LG Electronics Australia announces AU$11.9m profit for 2015

LG Electronics' Australian business has achieved an increase in net profit after tax from ordinary activities for the full year ended December 31, 2015.

LG Electronics Australia has announced profit gained from ordinary activities after tax was AU$11.9 million for the full-year ended December 31, 2015, an increase from AU$9.1 million recorded in the last financial year.

The company also reported total revenue of AU$695 million, a drop from AU$725 million that was announced last year.

Gross profit came in at AU$132 million, which was also down for the previous financial year by AU$12 million.

The total tax LG Electronics Australia paid for the year was stable at AU$4.8 million.

The release of the company's Australian results comes days after LG published its earnings guidance for the first quarter of 2016 financial year. LG said it anticipates its biggest profit in seven quarters, predicting operating profit of 500.52 billion won and revenue of 13.362 trillion won.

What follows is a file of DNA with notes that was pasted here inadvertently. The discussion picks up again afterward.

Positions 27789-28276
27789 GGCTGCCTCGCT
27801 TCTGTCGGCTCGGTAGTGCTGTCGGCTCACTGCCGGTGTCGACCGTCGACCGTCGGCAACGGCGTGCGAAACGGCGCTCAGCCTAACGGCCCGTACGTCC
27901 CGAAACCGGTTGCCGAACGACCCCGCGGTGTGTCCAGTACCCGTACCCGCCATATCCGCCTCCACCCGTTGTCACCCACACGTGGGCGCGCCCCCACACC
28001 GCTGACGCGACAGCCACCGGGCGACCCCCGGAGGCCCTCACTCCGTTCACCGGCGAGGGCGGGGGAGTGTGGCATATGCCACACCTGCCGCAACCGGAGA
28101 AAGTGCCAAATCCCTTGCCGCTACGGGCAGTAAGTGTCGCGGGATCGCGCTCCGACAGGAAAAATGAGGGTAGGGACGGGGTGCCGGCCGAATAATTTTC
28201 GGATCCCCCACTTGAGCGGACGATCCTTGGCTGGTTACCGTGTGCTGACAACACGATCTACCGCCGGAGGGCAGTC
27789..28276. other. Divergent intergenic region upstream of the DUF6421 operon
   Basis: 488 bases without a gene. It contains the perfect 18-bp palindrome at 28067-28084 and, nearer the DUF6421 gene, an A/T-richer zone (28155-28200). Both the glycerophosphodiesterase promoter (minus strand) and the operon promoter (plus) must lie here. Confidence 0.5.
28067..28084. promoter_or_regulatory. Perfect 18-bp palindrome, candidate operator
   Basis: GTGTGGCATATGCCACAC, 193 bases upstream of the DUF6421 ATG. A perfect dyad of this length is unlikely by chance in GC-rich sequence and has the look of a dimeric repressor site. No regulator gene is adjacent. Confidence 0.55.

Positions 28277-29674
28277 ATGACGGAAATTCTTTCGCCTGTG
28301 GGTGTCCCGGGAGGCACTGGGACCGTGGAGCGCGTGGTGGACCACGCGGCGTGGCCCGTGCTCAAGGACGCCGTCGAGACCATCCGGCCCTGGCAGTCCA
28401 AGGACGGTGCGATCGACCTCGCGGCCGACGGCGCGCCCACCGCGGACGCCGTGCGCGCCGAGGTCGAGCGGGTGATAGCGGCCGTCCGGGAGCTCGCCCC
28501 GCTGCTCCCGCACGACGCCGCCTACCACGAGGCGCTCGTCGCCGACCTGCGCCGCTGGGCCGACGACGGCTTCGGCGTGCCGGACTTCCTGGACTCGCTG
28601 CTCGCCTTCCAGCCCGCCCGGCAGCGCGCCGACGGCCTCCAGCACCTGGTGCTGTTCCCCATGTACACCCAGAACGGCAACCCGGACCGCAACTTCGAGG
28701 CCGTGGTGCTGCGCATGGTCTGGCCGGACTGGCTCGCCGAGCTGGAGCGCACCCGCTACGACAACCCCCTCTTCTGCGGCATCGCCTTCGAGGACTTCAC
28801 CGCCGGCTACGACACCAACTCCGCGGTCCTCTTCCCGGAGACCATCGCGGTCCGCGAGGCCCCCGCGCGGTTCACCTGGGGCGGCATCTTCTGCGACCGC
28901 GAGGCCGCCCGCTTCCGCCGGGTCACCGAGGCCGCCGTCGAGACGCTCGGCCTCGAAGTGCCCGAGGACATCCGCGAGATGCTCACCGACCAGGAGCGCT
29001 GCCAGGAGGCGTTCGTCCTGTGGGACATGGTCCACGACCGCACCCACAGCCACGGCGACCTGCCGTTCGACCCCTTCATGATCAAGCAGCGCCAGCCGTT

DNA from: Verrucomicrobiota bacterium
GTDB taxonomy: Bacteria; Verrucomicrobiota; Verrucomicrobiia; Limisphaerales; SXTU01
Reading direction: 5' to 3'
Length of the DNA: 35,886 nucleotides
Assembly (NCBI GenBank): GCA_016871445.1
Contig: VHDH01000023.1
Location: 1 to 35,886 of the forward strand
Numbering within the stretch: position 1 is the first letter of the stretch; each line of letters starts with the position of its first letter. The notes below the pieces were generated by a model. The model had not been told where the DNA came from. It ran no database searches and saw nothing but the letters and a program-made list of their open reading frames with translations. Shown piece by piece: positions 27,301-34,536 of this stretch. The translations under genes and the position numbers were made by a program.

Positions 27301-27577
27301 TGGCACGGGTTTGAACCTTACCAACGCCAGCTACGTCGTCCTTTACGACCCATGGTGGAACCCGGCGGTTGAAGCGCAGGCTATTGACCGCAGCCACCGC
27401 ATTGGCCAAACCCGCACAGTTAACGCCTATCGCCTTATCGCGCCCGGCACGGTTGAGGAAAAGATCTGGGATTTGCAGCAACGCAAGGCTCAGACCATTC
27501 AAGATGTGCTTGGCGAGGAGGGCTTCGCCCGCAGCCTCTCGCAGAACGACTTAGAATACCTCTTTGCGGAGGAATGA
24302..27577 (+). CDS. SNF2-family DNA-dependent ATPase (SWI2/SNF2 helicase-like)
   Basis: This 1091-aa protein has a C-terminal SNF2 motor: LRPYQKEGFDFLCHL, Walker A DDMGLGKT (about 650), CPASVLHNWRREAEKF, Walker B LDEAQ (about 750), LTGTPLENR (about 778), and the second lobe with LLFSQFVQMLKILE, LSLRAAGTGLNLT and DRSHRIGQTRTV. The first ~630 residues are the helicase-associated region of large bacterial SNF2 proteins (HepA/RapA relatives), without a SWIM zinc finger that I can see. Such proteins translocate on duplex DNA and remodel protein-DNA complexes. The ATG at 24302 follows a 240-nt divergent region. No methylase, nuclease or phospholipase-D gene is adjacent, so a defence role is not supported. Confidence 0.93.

The profit is a jump of 65.5 percent and exceeds that of the local analyst consensus of 426.6 billion won, and is its biggest since the second quarter of 2014.

However, the company highlighted the predicted numbers do not include earnings from the G5, which is expected to increase expectations of a similar or even better profit for the second quarter.

Earlier this year, LG Electronics Australia found itself in hot waters with the Australian Competition and Consumer Commission (ACCC) when the consumer watchdog alleged LG made false or misleading representations to consumers on their rights when it came to faulty LG goods.

More specifically, the ACCC alleged that in relation to defects with LG's televisions, the tech giant misrepresented to consumers, retailers, and repairers that the remedies available to consumers were limited to the LG manufacturer's warranty.

It is alleged by the ACCC that when the defect occurred in an LG television after the LG manufacturer's warranty had expired, the consumer was only entitled to a remedy if the consumer paid for the costs of assessing the failure.